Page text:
In his Anders brief, Gutierrez's counsel argues that the district court erred in three ways: first, he argues that the sentencing court should not have applied § 2B3.1 because Gutierrez was not convicted for carjacking; second, he argues that the carjacking enhancement should not have been used because the car was never taken from the owner; and third, he argues that the four-point abduction enhancement should be reduced by one point reduction because of the brief duration of the abduction.


Pursuant to Anders, we have provided Gutierrez with a copy of counsel's Anders brief and allowed him time "to raise any points that he chooses." Anders, 386 U.S. at 744. Gutierrez has raised three arguments not raised in the Anders brief: first, Gutierrez claims that he was denied his Sixth Amendment right to effective counsel; second, Gutierrez claims that the government breached an agreement to recommend incarceration in a federal prison; and third, Gutierrez claims that he has been given inadequate access to law materials in prison.


Anders provides that if we find Gutierrez's appeal wholly frivolous, we should grant counsel's request to withdraw and proceed to a decision on the merits. Only "if [we] find any of the legal points arguable on their merits (and therefore not frivolous) [must we], prior to decision, afford the indigent the assistance of counsel to argue the appeal." Anders, 386 U.S. at 744. Upon review of Gutierrez's arguments, we find the appeal wholly frivolous. Accordingly, we grant counsel's request to withdraw as attorney of record, and we affirm Gutierrez's sentence.



A. Inapplicability of U.S.S.G. § 2B3.1 Claim


Gutierrez's counsel candidly admits in his Anders brief that this court has rejected the proposition that a sentencing court cannot apply an offense level applicable to conduct for which the defendant was not convicted. In United States v. Willis, 925 F.2d 359 (10th Cir.1991), we found that when a defendant uses an illegal firearm to commit other offense conduct his sentence, U.S.S.G. § 2X1.1 requires "that he be sentenced according to such other offense conduct even though his conviction is only for the unlawful possession of firearms." Id. at 361 (citing United States v. Madewell, 917 F.2d 301, 306 (7th Cir.1990)). Further, the Supreme Court held just this term that a sentencing court may consider offense conduct of which the defendant has been acquitted, so long as that conduct has been proved by preponderance of evidence. United States v. Watts, 117 S.Ct. 633, 638 (1997) (per curiam).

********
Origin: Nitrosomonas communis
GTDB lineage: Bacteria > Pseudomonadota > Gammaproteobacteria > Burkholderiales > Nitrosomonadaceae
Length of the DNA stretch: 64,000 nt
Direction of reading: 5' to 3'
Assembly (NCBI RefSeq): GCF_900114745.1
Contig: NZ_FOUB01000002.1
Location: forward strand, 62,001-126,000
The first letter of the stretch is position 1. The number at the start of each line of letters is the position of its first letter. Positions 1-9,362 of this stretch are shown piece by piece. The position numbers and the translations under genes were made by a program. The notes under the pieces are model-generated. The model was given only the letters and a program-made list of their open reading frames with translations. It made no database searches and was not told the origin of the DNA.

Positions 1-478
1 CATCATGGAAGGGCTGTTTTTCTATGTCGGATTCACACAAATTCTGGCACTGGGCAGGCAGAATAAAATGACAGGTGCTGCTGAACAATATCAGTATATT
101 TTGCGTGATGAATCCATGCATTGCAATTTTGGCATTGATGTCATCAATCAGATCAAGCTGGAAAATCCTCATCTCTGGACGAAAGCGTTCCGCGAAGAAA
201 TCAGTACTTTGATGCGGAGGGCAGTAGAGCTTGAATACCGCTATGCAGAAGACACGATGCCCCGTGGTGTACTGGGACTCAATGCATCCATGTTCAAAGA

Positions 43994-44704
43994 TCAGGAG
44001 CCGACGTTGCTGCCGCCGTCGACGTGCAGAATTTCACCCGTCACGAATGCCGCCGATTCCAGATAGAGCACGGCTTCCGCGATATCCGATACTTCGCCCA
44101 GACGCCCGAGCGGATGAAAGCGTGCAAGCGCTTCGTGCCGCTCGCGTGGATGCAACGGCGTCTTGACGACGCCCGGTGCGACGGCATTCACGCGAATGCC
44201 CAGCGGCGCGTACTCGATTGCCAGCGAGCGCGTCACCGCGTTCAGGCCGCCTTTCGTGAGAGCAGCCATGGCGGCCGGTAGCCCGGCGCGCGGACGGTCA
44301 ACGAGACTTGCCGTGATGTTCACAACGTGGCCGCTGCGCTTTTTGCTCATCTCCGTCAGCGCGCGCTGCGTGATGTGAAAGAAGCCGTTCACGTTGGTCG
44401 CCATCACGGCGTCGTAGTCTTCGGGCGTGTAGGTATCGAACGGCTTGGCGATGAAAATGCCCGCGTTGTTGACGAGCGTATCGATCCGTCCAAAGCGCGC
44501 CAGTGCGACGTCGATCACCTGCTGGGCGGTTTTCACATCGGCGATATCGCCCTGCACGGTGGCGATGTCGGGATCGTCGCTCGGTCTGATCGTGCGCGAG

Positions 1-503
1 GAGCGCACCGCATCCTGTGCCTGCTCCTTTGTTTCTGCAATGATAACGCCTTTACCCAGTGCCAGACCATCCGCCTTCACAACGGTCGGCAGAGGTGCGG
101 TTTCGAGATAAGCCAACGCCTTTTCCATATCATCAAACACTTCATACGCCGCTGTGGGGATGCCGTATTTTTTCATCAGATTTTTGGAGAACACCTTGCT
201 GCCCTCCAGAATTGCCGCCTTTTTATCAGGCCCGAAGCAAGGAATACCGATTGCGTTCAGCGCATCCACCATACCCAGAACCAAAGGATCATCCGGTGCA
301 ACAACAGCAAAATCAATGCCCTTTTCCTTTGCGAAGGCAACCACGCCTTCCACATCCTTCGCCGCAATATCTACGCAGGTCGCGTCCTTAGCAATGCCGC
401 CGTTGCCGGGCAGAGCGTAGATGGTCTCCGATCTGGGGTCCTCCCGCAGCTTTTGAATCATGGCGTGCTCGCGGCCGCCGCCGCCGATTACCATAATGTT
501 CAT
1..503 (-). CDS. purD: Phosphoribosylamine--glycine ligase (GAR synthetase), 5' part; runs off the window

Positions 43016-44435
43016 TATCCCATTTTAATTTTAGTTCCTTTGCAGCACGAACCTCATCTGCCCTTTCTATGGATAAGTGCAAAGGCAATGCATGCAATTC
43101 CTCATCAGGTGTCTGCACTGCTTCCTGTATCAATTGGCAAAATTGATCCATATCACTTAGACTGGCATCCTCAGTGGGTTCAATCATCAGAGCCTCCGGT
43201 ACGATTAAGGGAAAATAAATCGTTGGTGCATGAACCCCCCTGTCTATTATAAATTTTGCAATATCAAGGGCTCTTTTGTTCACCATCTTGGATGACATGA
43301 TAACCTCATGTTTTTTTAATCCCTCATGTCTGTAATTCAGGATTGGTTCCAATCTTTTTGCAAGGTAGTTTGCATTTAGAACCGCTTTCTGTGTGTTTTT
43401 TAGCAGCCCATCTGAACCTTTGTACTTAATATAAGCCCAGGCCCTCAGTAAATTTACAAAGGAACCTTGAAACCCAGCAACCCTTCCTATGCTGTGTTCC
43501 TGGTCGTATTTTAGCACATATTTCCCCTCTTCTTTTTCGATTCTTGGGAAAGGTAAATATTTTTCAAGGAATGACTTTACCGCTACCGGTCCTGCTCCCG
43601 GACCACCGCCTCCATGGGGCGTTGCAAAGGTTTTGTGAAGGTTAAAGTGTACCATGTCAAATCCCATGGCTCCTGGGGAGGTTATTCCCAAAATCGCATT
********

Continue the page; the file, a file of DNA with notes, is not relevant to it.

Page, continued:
In this case, Gutierrez cannot claim the force of a jury acquittal with regard to the carjacking count; he can only claim that did not plead guilty to such a count. Thus, the holding of Watts applies to Gutierrez's argument, a fortiori.


B. Inapplicability of the Carjacking Enhancement Claim


Gutierrez's base offense level of 20, for robbery, was increased by 2 levels because the offense involved a carjacking. See U.S.S.G. § 2B3.1(b)(1)(B). Carjacking, as defined in the United States Sentencing Guidelines, "means the taking or attempted taking of a motor vehicle from the person or presence of another by force and violence or by intimidation." U.S.S.G. § 2B3.1, app. note 1. Gutierrez argues that this 2 level enhancement was inappropriate because he never took, nor did he attempt to take, the vehicle from the defendant.


We have rejected the crux of Gutierrez's argument in United States v. Payne, 83 F.3d 346 (10th Cir.1996). In Payne, we addressed the statutory crime of carjacking, which at that time defined a carjacker, in relevant part, as one who, "possessing a firearm ..., takes a motor vehicle ... from the person or presence of another by force and violence, or by intimidation, or attempts to do so." 18 U.S.C. § 2119 (as enacted 1992) (amended 1994 and 1996). In Payne, the convicted carjacker never separated, nor attempted to separate, the car from its owner; rather, he purposively kept the car owner with him in the car in order to later force the owner to make cash withdrawals with an ATM card. Id. at 347. We upheld the defendant's conviction after determining that "carjacking is a general intent crime analogous to robbery," and thus, "an intent to permanently deprive a victim of a motor vehicle is not required by the 'taking' element." Id. at 347 (citing United States v. Moore, 73 F.3d 666, 669 (6th Cir.1996)).


Because the sentencing guideline definition for "carjacking" is virtually identical to the "carjacker" definition analyzed in Payne, we believe that Payne has considered Gutierrez's argument, and rejected it. Accordingly, we affirm the district court's use of the carjacking enhancement.


C.One Offense Level Reduction for the Brief Duration of Abduction Claim


Gutierrez's offense level was increased by four levels for the abduction of a person to facilitate the commission of a carjacking. See § 2B3.1(b)(4)(A). Gutierrez relies upon the kidnapping guideline, U.S.S.G. § 2A4.1, for the proposition that he is entitled to a one-level reduction for the fact that the kidnapping victim was released within twenty-four hours of the abduction. See U.S.S.G. § 2A4.1(b)(4)(C). We disagree.